Tom Brady Avoids the Blitz
The blitz is on, and it's a fierce one. They're coming from every angle, desperate for a piece of Patriots quarterback Tom Brady, eager to knock him off balance. That's why those blocking for him are doing everything possible to keep him on his feet and in control, because they know that while this blitz has nothing to do with charging linebackers, it could put a whupping on their man like he's never felt.
It's been coming at Brady pretty much nonstop since that moment on February 3 when the football sailed through the uprights in New Orleans and the Patriots were Super Bowl champs. Brady's pursuers include a relentless swarm of promoters, sponsors, reporters, and Â— assuming you believe the gossip columns Â— a parade of willing women. And it's not just the locals. New York magazine reported Brady was spotted in Boston “bumping and grinding on the dance floor” with sexy pop diva Mariah Carey. People followed up a February profile of Brady by putting him on its annual list of the “50 Most Beautiful People” in May, disclosing such indispensable essentials as the limited bathroom time he had growing up with three sisters and his preferred brands of lip balm and cologne.
Even Sports Illustrated got into the act. Maybe it's because SI's new managing editor, Terry McDonell, recently came over from People rival Us Weekly. Whatever the reason, the sports weekly's April 15 cover story on Brady Â— hyped with a bare-chested cover photo of Brady as “the Natural” and the subtitle “A Whirlwind Off-Season for the New Prince of the NFL” Â— had more to do with Brady's enviable romantic prospects than it did with football. In it, we learned that most of his teammates' girlfriends and wives Â— not to mention his head coach's 17-year-old daughter Â— have open crushes on Brady. That women, lots of them, were flashing Brady and flinging him their phone numbers throughout the Patriots wintry victory parade through Boston. That real estate mogul Donald Trump flew Brady to Gary, Indiana, in his private jet to help judge the Miss USA contest. (“If one thing stands out about Tom Brady,” quoth The Donald, hammering home the obvious, “it's that he loves those women. And guess what? They love him, too.”)
“If he continues his rise on the field,” gushed SI senior writer Michael Silver, “Brady will have a chance to become the 21st century's answer to Joe Namath.”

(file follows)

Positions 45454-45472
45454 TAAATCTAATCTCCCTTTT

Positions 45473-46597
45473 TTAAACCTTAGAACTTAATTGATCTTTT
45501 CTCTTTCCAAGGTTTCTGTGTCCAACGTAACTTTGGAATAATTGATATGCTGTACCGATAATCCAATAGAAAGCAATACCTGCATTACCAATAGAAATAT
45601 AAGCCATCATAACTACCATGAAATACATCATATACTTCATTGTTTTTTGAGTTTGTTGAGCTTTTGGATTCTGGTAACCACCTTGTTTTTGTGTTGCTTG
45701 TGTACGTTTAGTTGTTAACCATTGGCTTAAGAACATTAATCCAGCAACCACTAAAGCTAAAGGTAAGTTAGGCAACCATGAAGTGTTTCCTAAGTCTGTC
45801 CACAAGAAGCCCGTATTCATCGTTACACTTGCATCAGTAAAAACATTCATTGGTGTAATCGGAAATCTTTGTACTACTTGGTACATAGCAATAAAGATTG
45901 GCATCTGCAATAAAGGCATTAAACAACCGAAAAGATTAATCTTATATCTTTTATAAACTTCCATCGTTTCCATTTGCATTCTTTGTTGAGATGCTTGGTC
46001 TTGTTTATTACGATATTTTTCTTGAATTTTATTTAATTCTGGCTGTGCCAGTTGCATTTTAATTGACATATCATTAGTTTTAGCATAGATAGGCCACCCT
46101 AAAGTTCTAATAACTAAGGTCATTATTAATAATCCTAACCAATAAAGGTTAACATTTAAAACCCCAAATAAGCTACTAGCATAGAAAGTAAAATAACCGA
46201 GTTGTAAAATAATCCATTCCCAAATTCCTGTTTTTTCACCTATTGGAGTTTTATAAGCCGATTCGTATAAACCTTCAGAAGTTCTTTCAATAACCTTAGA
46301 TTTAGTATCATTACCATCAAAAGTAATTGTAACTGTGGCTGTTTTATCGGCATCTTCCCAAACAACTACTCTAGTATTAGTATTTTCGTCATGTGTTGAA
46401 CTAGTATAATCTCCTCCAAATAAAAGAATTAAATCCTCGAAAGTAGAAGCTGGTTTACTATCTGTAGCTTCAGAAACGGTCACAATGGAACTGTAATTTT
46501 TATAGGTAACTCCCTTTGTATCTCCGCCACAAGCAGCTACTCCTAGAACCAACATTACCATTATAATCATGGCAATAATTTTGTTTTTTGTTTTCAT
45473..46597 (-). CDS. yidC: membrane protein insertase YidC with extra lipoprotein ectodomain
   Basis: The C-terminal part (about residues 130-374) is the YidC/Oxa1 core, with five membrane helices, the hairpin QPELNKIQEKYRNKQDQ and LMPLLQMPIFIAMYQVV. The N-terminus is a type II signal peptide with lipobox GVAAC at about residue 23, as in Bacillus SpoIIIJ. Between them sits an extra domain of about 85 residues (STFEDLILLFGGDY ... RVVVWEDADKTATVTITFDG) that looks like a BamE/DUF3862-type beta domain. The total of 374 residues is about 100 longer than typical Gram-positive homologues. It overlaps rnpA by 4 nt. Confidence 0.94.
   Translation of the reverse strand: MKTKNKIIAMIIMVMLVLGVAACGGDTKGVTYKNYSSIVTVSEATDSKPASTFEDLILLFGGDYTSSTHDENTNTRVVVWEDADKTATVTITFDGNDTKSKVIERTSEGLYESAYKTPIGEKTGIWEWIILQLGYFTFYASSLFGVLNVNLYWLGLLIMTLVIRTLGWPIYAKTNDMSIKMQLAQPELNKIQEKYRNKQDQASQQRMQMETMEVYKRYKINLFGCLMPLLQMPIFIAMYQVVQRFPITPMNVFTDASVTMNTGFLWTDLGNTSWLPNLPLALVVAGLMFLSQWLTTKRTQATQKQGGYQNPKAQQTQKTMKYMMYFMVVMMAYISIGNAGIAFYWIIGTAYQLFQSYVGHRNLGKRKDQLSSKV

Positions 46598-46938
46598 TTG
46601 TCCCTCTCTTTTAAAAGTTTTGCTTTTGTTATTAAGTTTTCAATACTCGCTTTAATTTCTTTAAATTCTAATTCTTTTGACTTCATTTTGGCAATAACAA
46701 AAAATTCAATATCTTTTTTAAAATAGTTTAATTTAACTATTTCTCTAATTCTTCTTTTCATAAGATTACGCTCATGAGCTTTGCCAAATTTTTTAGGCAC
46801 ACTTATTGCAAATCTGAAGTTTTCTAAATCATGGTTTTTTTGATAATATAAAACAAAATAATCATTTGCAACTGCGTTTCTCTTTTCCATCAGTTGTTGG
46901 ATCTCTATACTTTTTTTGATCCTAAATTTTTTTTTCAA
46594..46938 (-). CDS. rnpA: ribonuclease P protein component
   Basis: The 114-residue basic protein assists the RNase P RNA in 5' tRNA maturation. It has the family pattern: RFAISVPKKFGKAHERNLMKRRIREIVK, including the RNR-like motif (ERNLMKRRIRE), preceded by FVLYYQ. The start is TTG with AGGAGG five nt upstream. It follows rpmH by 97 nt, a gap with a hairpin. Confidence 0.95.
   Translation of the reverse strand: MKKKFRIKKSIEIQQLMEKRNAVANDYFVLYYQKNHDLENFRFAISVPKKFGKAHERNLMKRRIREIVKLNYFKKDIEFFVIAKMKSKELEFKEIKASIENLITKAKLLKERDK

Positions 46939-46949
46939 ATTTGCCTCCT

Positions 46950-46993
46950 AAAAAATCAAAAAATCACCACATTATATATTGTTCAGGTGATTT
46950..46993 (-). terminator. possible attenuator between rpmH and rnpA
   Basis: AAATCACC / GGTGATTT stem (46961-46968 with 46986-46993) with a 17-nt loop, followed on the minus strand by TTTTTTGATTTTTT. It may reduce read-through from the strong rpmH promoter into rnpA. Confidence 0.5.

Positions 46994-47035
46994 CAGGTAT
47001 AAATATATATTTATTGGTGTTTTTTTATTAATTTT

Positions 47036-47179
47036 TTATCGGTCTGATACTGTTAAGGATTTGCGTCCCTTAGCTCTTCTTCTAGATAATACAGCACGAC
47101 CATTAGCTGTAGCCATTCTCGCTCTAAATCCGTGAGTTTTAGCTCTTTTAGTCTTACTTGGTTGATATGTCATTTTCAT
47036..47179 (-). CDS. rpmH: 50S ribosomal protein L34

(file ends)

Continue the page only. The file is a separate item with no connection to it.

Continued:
Maybe so Â— but not in the way that Silver implies. If Brady is a sign of the times, it's because fun nowadays is considered best taken in moderation. This year's glamour-boy quarterback is, it turns out, work-obsessed. It may make him seem a little dull in some circles, but first things come first with Tom Brady. “We're from two totally different backgrounds,” notes fellow Pro Bowler and gossip-column fodder Lawyer Milloy, “but share the same kind of mentality: We both don't like to lose.”
At first glance, the Namath-Brady comparison seems apt. Namath, back in January 1969, bragged about how his underdog New York Jets would beat the Baltimore Colts in Super Bowl III Â— and then went out and did it. Namath, who was 25 at the time, became the youngest quarterback to win a Super Bowl. Brady, who turns 25 this month, now holds that title after upsetting the Rams in Super Bowl XXXVI. And Namath, like Brady, was a young, good-looking bachelor, oozing self-confidence and wildly popular with the ladies.
But let's not start fitting Brady just yet for those flashy fur coats and pantyhose commercials that accompanied Namath's rise to the top. Namath was already a star before his Super Bowl win, signed out of Alabama to a then-unheard-of $427,000 contract in 1965; in 1967, he was the first pro quarterback to throw for more than 4,000 yards in a single season. Brady didn't win the starting job at Michigan until his junior year, then found himself sharing it as a senior. A sixth-round draft choice, Brady spent 14 of 16 games on the inactive list his rookie year. It wasn't until Drew Bledsoe landed in the hospital after taking a hit in game two last year that Brady was thrust into the starting job. And the $389,000 Brady is set to earn in the third and final year of his original contract is chump change these days for a Pro Bowl-caliber quarterback.
The off-the-field differences between Brady and Namath are even more obvious. Broadway Joe kept a much-publicized bachelor pad on Manhattan's East Side and spent the off-season following his Super Bowl win feuding with league officials over his partial ownership of a New York nightspot called Bachelors III. Brady doesn't even live downtown. He shares a suburban condo with third-year defensive end David Nugent during the football season. Last month, they were preparing to move together from the Franklin condo they'd been living in to something similar in an undisclosed, closer-in suburb. Namath bragged to Playboy about his womanizing, claiming he used sex to help relax him the night before big games, including Super Bowl III. Brady broke off a six-month relationship with a pretty Boston publicist in May and griped about how “the whole bachelor issue can be distracting.” Namath famously liked “my Johnny Walker Red and my women blonde.” Brady . . . well, as Namath biographer Mark Kriegel has said, “Namath wouldn't be possible today. Guys are so worried about their image that they have none.”
And then there is this: Owing to a combination of injuries and off-the-field distractions, Namath never won another Super Bowl. Brady, remember, wasn't even born when Namath won his championship 33 years ago. His role model growing up in the 1980s in the San Francisco suburb of San Mateo was another strong-armed Joe with ice water in his veins. Joe Montana, like Namath, became the youngest quarterback to win a Super Bowl, taking that title from Namath in 1981. But unlike Namath, Montana went on to win three more of them. And that's what Brady wants.